Are expired COVID-19 vaccines a waste of taxpayers’ money?

are expired covid 19 vaccines a waste of taxpayers money

Around S$140 million worth of COVID-19 vaccines have expired. Health Minister Ong Ye Kung described this as ‘insurance premium’, the price that Singapore is prepared to pay to stave of catastrophic consequences

The PAP Government realised early on during the pandemic, that vaccines were our safe exit from the pandemic. They decided to act early to place their bets on a number of vaccines that were still being developed. 

The choice of vaccines had to be made against insufficient information since it was not clear which vaccines would work. Hence, there was deliberate over-procurement to ensure that if one does not work, there will be enough doses from another to cover the whole population. This is why we have expired vaccines. 

Memories are short.

Now that we have safely exit from the pandemic, some people have criticised the Government for wasting taxpayers’ money with their deliberate over-procurement of vaccines. 

Fortunately, a vast majority still remembers. 

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Because of our high vaccination rate, lives are spared. Our COVID-19 death rate is just one-tenth of the death rate in the US and the UK. 

There were 1711 deaths. It could easily have been over 17,000 deaths had our population not been vaccinated.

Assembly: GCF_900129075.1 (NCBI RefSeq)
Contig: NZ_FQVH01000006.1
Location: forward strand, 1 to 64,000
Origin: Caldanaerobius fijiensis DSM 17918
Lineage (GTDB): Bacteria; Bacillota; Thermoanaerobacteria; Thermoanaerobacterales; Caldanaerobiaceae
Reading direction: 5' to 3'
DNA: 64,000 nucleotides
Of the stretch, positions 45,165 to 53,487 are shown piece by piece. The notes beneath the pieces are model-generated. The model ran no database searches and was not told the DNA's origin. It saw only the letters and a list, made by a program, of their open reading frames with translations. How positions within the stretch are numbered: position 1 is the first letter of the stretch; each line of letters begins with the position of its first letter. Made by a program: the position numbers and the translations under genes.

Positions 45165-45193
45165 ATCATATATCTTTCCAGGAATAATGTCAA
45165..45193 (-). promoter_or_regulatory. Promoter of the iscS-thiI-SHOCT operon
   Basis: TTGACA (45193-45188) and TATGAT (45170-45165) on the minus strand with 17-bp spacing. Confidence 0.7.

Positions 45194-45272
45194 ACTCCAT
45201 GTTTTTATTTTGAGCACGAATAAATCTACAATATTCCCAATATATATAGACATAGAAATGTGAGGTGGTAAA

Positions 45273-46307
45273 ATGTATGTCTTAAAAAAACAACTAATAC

Please don't forget!

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When PM Lee announced the first shipment of the Pfizer-Biotech vaccine in December 2020, Singapore heaved a huge sigh of relief. Singapore was one of the first countries in the world to obtain the vaccine

We didn't wait.

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We didn’t wait. We procured our supplies early because as Minister Ong said, we were mindful that as a small countries, we do not have negotiating power. We would have pushed us down the queue for delivery had we not made early procurement. 

Money can be earned back...

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Indeed, lives are more valuable than money. That we have expired vaccines means we are lucky. 

Singapore, in wanting to assure a steady vaccine supply for everyone eligible, invested heavily in advance purchase agreements with vaccine producers in 2020, even before manufacturers like Pfizer-BioNTech and Moderna had completed their Phase 3 clinical trials.

Our high vaccination rate helps to reduce the stress on the healthcare system

We were spared the extreme moral dilemma some countries faced in deciding which patients would get a ventilator, and the dire scenes of refrigerated trucks serving as temporary morgues.

Dr David Matchar, a Professor at the Health Services and Systems Research Programme at Duke-NUS Medical School, said:

“As part of a team attempting to understand the dynamics of epidemics, I can attest that predicting vaccine needs is what policy literature calls a ‘wicked problem’, not only because it is complex, but because the requirements for a solution are incomplete, contradictory and difficult to recognise. 

Estimating the number of doses needed to avoid catastrophe will always involve planning for the worst plausible situation. Wastage may not reflect poor planning, it may mean that we were lucky to have avoided worse.”


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